Cracked Lower Radiator Housing

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Re: epoxy

Postby Barnyard » Thu Nov 08, 2007 1:13 pm

Jim Reid wrote:Rock can you buy the epoxy local or do you have to order from manufacture.
Jim.

I went to their website and it appears you have to buy directly from them. It sounds like good stuff.

I did take note of the precautions listed for the two components that need to be mixed.

"A" Component: Warning! ...In case of ingestion, do not induce vomiting.

"B" Component: ...In case of ingestion, induce vomiting.

You're in trouble if you injest it after mixing.
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Re: epoxy

Postby RockClimb » Thu Nov 08, 2007 1:52 pm

Jim Reid wrote:Rock can you buy the epoxy local or do you have to order from manufacture.
Jim.


Jim, I don't think they have any retail stores, but you can order it from their website. The last time I checked they had over 375 different types of epoxy, for almost any application you can think of.

The person I spoke with about this originally also said that the Army Corp. of Engineers ordered this stuff to repair impellers in their submersible pumps and that another customer used it to put parts back on his drag race car. :shock: The parts usually would not stay on the drag car long because they did not have time to sand blast the parts. But all they were usually interested in was keeping the part in place for a few seconds for the next race. :D

This stuff does get hot as it starts to harden and the thicker you apply it the hotter it gets. Something else to keep in mind, don't do like I did and leave this stuff in a warm area. :oops: It was about 90 degrees in my shop when I mixed it and it hardened MUCH faster. I went to put the last scoop in and it went "THUNK" as the top layer had already hardened. It was however, very easy to grind down with a dremel tool.... just dusty.
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Re: epoxy

Postby RockClimb » Thu Nov 08, 2007 2:00 pm

Barnyard wrote:"A" Component: Warning! ...In case of ingestion, do not induce vomiting.

"B" Component: ...In case of ingestion, induce vomiting.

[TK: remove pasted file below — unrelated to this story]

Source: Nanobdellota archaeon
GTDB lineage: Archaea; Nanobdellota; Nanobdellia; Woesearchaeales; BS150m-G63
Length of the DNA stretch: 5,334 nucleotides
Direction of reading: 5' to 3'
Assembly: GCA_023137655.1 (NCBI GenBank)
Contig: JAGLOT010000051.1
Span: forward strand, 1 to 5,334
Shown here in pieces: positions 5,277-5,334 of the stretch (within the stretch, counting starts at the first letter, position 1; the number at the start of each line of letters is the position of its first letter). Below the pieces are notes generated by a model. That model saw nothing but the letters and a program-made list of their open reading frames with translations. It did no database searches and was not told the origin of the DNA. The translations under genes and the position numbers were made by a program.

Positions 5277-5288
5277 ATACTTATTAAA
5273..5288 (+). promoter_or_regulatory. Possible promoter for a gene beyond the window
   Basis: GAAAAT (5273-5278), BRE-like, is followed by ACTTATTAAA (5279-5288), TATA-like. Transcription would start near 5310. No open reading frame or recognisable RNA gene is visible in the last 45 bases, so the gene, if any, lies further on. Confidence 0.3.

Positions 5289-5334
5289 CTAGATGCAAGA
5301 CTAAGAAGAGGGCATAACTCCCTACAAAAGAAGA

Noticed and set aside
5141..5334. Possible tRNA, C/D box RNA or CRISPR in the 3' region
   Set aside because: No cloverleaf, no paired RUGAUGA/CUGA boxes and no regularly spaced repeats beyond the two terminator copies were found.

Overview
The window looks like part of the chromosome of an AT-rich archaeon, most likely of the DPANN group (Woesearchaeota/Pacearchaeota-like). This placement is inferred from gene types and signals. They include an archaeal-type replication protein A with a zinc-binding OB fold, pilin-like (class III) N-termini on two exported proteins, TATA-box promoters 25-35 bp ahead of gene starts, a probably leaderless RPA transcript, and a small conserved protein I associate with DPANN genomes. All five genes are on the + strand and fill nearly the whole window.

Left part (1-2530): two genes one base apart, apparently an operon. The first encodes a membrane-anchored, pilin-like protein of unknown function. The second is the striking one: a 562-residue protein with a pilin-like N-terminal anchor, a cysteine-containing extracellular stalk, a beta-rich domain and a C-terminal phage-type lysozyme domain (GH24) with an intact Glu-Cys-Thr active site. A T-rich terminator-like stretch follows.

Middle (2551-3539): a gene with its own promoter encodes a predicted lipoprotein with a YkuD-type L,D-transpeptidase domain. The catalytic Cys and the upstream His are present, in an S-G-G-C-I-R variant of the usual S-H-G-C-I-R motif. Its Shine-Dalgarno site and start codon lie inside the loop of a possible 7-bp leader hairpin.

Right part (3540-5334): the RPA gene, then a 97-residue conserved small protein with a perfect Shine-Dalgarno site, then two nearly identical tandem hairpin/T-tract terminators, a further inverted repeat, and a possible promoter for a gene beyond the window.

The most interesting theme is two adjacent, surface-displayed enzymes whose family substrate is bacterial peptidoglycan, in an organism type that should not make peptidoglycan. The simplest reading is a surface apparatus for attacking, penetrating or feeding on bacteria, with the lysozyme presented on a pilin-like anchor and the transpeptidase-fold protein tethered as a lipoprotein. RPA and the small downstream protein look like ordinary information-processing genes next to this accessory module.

You're in trouble if you injest it after mixing.

Well, I think if you are in the habit of injesting mixed epoxy, you are in trouble long before you mix it. :D :lol: :bellylaugh: :weaping:

But yeah, this stuff should be handled with extreme caution.
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Postby Jim Reid » Thu Nov 08, 2007 3:05 pm

Comedian Jeff Foxworthy said that on a tube of prepartion H was the warning DO NOT TAKE INTERNALLY so i guess you have to post warning for the risk takers.
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Postby geibes » Thu Nov 08, 2007 3:27 pm

How is this stuff different that JB Weld?
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Postby RockClimb » Thu Nov 08, 2007 4:36 pm

geibes wrote:How is this stuff different that JB Weld?


The differences that I saw, it is a little harder than JB Weld. It is also much less expensive by volume than JB Weld. The drawback is the smallest unit they sell it in is 2.2 pounds. It is also much stronger than JB Weld.

JB Weld
Properties (psi)
Tensile Strength: 3960
Adhesion: 1800
Flex Strength: 7320
Tensile Lap Shear: 1040
Shrinkage: 0.0%
Resistant to: 500° F

#652
Compressive Strength: 17,200 psi
Flexural Strength: 13,500 psi
Shear Strength (tensile: steel to steel): 2,400 psi
Heat resistance up to 400 degrees F
No shrinkage

What I was never able to find out about JB Weld, is it rated for underwater use (Like JB Stick)? I have used it on items that were later submerged and it worked, but I wanted something that was rated for that use. If it had been a small crack I would have most likely used JB Weld.
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Re: epoxy

Postby RockClimb » Sun Oct 26, 2008 8:37 pm

Jim Reid wrote:Rock can you buy the epoxy local or do you have to order from manufacture.
Jim.


Somehow I missed this question. I ordered it from the manufacture. I do not know of any stores that carry it, but there may be some out there.

Edit, well I didn't miss it after all.... I am just getting a bit blind.

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Re: Cracked Lower Radiator Housing

Postby 2cubs2cases » Mon Oct 27, 2008 7:37 am

Here is the information for PC7. Epoxy #652 is a lot stronger than either JB Weld or PC7. Impressive stuff.

PC-7
UNIT SIZES UPC NUMBER
2 OZ 027776
1/2 LB 087770
1 LB 167779
4 LB 647776
8 LB 128770
90 LB 909072
PHYSICAL PROPERTIES
COLOR (component A) LIGHT GRAY
COLOR (component B) BLACK
COLOR (mixed) DARK GRAY
WORK TIME (70°F) 60 MINUTES
TACK FREE CURE TIME 160 MINUTES
CURE FOR SERVICE 24 HOURS
MAXIMUM CURE 7 DAY
GARDNERS IMPACT RESISTANCE 160 in./lb
ELONGATION 2%
CONDUCTION (electric) NON CONDUCTIVE
THERMAL SHOCK EXCELLENT
TOXICITY NON TOXIC ONCE CURED
HEAT RANGE -20 to 200°F
TEST METHODS
TENSILE SHEAR STRENGTH ASTM D 1002 2150 PSI
COMPRESSIVE YIELD ASTM D 695 4245 PSI
FLEXURAL STRENGTH ASTM C 580 2920 PSI
WATER ABORPTION ASTM C 413 0.44%
WEIGHT(specific gravity) ASTM D 792 1.16g/cm³
.671oz/in³
HARDNESS SHORED ASTM D 2240 76 (1wk)
HEAT DEFLECTION ASTM D 648 120°F
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Re: Cracked Lower Radiator Housing

Postby Jerry M » Mon Oct 27, 2008 9:23 am

No doubt it worked very well. Great fix. However, I have foe years had extremely good luck fixing leaks with a product called " Marine Tex" and it can be bought at ace hardware stores as well as most marine supply stores. I've gone so far as to repairing cracked water jackets on engine blocks, radiators, and even a gas tank while the gas was pooring out of it. Very good stuff, give it a try also.

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